Dear Reader,

This week is The Seattle Times’ 124th birthday. To my knowledge, we are now the second-oldest regional newspaper in the country with local stewardship. Every year on our birthday, I send a community message sharing the state of your Seattle Times to celebrate the unique independence, innovation and community service of our company and our subscribers, community journalism funders, strategic partners, advertisers and congressional delegation. Because of your support and the Blethen family’s five generations of unwavering commitment to public service, The Seattle Times has become a role model and a beacon of light for the survival of our nation’s local free press system.

This system is in peril of imminent collapse, which would exacerbate the current civil discord across the country and jeopardize democracy and freedom as we know them. As we face the overlapping crises of health, economy and the free press amid a seminal election, my message this year is different. It is a report on the fragile state of our nation’s local free press system and what we can do to save it if we are willing to act now.

My entire post-college work life has been devoted to the journalism and public service of The Seattle Times, supporting family businesses and fighting against non-local newspaper control, media consolidation and financialization.

Our Founding Fathers created a free press as the foundation for our 250-year experiment in democracy.

It has supported the best democracy and economy in the world, at least until now. Our local free press is now in its most fragile condition ever, as is our economy.

We are a frightened and divided nation. Societal fault lines are wider than they have ever been. Egregious inequities in education, health care and employment are rife. Our capitalistic economic system has been co-opted by Wall Street at the expense of Main Street and healthy local economies. Wealth has been dangerously concentrated and left many Americans with little hope of working hard and building a secure life and family.

Express your support for the Local Journalism Sustainability Act H.R. 7640, newspaper reform and the free press in our community. Find your legislator at


Capitalism is the most productive economic system the world has ever seen. No alternative comes close. In their wisdom, our founders understood that capitalism only works for the masses with strong checks and balances. Today’s free press and economic crises are the result of a serious erosion of checks and balances at least three decades in the making. They are also the failure of Congress and our regulatory agencies to regulate the internet for public good rather than allow Facebook and Google to evolve into secretive, monopolistic and dangerous fiefdoms.

We will never rebuild national cohesion and reduce inequities without a renewal of egalitarian checks and balances out of both the White House and Congress, relying on these three critical issues:

  • Addressing the dysfunctional control of our capitalism and wealth by far too few individuals and avaricious corporations.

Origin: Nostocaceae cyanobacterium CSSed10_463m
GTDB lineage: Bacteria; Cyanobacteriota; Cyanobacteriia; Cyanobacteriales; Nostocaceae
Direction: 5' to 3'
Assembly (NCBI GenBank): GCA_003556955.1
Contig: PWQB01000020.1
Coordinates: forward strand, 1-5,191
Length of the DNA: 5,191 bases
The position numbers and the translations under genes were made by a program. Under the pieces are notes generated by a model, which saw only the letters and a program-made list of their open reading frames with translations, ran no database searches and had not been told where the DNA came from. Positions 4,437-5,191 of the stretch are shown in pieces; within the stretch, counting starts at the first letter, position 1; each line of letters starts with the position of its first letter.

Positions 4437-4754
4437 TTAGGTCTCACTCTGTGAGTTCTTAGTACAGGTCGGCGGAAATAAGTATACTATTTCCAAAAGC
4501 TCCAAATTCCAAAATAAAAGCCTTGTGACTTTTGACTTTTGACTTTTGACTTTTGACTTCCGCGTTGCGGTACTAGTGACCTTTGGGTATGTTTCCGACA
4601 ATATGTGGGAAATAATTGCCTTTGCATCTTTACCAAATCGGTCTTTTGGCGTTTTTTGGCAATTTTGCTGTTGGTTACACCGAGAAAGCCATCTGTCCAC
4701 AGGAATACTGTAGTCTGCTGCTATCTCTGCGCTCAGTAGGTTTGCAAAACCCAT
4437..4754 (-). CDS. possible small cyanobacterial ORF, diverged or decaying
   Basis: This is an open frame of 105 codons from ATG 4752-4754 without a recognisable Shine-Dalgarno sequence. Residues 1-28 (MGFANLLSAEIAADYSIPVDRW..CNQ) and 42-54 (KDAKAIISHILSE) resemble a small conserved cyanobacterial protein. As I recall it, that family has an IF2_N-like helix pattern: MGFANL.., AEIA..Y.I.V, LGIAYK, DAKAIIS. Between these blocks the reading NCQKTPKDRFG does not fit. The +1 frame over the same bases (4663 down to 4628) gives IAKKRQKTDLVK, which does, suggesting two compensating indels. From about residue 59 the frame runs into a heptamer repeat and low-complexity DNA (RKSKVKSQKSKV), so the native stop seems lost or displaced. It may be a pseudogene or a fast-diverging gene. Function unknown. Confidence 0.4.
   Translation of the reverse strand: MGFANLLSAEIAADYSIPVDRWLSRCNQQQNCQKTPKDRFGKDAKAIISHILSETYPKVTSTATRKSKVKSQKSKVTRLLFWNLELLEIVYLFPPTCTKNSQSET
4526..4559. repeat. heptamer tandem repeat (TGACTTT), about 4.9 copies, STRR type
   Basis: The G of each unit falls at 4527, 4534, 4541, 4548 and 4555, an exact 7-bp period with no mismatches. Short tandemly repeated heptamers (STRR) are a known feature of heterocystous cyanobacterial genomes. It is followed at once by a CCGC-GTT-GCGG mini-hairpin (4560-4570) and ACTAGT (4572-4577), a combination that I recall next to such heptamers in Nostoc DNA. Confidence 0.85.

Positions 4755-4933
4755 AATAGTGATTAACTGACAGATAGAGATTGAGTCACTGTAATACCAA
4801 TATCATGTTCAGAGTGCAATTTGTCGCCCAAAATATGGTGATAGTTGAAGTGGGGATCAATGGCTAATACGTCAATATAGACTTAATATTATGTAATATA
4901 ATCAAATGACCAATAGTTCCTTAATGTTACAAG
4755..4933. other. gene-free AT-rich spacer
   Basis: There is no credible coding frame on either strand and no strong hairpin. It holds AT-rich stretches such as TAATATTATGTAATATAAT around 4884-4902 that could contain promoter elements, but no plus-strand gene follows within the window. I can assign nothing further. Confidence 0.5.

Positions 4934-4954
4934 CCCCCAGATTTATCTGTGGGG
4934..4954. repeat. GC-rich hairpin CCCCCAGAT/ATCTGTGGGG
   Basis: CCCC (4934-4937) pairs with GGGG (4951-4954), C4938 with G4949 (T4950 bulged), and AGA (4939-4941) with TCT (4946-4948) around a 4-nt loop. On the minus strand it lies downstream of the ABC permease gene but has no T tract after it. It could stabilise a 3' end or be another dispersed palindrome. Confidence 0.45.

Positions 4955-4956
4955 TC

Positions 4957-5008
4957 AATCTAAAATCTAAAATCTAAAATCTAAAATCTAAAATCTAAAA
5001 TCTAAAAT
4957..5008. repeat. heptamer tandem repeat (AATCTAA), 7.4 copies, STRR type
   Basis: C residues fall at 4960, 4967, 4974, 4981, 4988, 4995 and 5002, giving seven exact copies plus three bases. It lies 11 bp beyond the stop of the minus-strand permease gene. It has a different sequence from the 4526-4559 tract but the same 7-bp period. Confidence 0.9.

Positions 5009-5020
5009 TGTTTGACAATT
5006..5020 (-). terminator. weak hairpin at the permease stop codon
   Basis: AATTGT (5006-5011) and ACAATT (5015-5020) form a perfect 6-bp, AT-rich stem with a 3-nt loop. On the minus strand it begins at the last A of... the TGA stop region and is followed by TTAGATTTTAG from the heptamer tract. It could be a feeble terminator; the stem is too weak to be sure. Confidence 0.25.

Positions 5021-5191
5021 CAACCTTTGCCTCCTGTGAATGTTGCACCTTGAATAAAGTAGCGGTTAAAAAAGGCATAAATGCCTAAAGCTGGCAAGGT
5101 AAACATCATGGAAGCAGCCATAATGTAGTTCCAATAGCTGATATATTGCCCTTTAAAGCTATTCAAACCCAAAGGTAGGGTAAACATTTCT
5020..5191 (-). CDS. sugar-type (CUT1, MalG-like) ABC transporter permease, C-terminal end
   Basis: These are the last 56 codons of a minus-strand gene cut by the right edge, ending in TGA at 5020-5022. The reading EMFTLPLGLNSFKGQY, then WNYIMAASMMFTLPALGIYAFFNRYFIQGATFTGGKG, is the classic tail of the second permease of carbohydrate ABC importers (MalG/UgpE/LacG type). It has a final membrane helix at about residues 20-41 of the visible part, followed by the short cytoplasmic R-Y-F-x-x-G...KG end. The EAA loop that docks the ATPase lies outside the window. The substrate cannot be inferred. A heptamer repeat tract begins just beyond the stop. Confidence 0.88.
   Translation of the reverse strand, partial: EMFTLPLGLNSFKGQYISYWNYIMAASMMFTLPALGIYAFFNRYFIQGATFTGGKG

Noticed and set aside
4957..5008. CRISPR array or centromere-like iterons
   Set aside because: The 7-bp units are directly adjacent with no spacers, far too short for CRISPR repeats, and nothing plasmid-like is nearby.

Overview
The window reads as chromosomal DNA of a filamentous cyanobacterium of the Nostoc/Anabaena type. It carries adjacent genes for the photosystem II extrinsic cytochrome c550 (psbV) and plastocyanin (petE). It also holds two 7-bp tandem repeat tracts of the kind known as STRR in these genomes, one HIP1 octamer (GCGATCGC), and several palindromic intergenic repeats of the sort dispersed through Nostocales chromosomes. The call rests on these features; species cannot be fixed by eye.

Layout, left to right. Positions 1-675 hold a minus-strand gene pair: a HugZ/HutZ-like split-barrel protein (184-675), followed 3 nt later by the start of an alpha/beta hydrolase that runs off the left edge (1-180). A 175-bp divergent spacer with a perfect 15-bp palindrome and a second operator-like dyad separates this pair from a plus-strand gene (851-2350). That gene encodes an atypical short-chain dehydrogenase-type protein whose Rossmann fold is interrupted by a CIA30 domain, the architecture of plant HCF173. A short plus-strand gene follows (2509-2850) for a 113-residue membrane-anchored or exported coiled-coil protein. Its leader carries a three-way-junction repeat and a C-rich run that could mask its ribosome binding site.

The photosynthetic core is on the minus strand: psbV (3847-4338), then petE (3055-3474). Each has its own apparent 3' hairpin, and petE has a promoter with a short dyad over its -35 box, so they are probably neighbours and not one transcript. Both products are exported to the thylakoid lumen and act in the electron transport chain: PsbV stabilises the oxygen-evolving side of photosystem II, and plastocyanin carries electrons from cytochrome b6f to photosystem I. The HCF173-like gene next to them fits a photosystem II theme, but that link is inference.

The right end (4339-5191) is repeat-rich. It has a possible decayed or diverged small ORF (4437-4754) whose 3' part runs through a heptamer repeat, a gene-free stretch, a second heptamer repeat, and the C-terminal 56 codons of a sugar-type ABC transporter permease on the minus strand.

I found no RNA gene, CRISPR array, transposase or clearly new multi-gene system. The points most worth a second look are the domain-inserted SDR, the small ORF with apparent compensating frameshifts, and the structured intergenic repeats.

• Saving the foundation of our endangered free press – the national system of locally owned, locally accountable newspapers, which has until recent years enabled national consciousness, energized civic engagement and fostered vibrant communities.
  • Transforming the internet into a powerful public service instrument, beginning with reform of Facebook and Google to end their monopolistic practices, privacy abuses and the practices which undermine our elections and legitimate civic dialogue, including preventing local media from profiting and competing in the digital advertising space they have monopolized.

The loss of our nation’s local free press system has been an evolving disaster more than 50 years in the making. It is part of the long-term Wall Street destruction of Main Street across the county, the accumulation and consolidation of almost every line of business into short-term investment portfolios with the singular goal of maximizing short-term profits for the absentee overlords, and without concern for the devastating impact on local communities and local employees.

While uncontrolled consolidation has undermined local economic vitality overall, the most severe blow is loss of locally owned newspapers. Most newspapers in the United States are now controlled by absentee financial opportunists, damaging local communities and civic engagement and deepening social fault lines by disinvesting in the quality and volume of local journalism.

Fifty years ago, most Washington state newspapers were multigenerational family stewardships deeply connected to their communities. Today our state has only three local family daily stewardships left: the Campbell family in Vancouver, Wash.; the Cowles family in Spokane and The Seattle Times. All are multigenerational families deeply committed to preserving a strong local free press in their communities.

At least five of Washington’s daily papers are now “ghost newspapers” – ultra-thin newspapers with almost no local news and websites of miserable design and limited substantial content. Four are about to be acquired out of bankruptcy by a hedge fund; do not expect any investment or improvement.

Among the top 50 regional metro newspapers, an astonishing 84% are no longer locally owned. The Seattle Times is one of the rare exceptions.

The critical question today is whether it is too late to save our free press system and begin a renaissance of civic engagement and equal opportunity. The answer is no, it is not too late. But the window is closing. We must act now to save what is left of the beleaguered system and begin the rebuild and reform process. Congress has the opportunity to take bold action now as part of the COVID package and begin the process to rebuild and reform.